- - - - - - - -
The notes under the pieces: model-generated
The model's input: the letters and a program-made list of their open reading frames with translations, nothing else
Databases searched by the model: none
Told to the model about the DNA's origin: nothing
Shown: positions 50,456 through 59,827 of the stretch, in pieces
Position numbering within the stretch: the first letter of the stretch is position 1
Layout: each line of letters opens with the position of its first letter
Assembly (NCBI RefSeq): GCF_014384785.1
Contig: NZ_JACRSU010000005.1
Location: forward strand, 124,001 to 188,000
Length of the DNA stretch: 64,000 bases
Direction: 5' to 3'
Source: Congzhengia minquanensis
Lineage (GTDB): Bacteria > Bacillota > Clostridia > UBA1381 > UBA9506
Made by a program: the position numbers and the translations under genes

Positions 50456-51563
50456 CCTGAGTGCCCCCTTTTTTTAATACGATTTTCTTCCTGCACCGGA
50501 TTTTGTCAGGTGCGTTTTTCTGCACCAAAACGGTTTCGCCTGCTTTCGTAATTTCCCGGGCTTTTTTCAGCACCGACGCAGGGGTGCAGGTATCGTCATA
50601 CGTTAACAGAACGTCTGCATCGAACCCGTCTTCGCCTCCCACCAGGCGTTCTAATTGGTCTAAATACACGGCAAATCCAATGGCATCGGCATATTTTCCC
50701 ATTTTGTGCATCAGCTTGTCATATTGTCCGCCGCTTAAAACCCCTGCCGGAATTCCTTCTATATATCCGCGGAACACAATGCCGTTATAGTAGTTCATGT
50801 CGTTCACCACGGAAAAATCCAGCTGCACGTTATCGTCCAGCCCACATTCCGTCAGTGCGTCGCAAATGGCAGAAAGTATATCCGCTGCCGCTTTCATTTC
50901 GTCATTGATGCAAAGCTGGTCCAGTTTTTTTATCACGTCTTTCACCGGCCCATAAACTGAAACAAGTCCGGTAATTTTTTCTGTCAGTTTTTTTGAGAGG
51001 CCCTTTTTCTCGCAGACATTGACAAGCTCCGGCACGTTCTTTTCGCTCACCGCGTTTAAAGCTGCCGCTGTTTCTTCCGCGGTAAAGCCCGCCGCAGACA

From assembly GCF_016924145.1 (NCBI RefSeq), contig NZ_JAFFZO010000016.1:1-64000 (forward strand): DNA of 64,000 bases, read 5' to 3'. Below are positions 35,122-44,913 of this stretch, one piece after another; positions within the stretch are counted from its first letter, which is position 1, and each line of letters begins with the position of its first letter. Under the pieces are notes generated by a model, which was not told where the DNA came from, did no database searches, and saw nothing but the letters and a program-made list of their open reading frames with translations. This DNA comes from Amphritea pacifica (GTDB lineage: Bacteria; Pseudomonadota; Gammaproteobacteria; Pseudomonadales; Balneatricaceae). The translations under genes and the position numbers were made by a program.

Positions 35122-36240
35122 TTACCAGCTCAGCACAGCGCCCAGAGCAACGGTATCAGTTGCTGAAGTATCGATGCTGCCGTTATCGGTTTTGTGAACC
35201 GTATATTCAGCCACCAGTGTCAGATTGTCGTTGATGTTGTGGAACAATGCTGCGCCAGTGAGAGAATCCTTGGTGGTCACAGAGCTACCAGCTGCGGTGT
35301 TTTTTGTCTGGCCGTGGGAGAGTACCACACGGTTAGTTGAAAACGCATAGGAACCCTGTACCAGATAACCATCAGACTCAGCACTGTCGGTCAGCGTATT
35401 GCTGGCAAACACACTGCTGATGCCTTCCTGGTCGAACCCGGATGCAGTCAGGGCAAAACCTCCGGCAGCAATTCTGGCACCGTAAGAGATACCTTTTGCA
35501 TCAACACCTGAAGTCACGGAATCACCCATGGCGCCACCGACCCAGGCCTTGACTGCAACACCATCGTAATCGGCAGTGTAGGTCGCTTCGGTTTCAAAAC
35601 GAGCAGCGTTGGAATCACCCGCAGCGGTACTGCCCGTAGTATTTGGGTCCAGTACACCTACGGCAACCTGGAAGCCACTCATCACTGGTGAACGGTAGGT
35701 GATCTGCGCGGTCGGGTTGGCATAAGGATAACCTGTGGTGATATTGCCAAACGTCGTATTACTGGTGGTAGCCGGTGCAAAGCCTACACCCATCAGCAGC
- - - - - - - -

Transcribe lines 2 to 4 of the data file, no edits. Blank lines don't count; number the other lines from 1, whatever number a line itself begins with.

The model's input: the letters and a program-made list of their open reading frames with translations, nothing else
Databases searched by the model: none
Told to the model about the DNA's origin: nothing